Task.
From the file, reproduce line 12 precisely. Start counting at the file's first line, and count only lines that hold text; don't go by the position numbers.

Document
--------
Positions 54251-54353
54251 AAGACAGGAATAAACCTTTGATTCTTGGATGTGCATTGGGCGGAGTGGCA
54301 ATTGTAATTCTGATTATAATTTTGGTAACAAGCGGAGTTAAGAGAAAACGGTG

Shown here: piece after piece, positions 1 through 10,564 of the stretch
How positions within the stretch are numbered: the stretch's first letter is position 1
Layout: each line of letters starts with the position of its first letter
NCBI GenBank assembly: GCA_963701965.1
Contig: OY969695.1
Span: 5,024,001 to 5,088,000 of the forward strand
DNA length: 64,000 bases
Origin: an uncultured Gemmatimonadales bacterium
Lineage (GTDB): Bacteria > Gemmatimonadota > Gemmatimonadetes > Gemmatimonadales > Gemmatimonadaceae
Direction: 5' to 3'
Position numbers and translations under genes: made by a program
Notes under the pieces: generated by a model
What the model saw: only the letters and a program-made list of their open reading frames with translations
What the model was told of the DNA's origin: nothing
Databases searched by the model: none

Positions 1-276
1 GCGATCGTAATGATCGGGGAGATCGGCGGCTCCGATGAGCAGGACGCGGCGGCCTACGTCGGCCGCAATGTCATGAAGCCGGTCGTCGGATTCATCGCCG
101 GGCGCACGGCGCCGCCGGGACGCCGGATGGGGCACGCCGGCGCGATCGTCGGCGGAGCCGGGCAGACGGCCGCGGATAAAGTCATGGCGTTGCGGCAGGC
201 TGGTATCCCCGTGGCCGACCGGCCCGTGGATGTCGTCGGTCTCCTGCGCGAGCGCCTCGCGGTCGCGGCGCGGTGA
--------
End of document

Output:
Lineage (GTDB): Bacteria > Gemmatimonadota > Gemmatimonadetes > Gemmatimonadales > Gemmatimonadaceae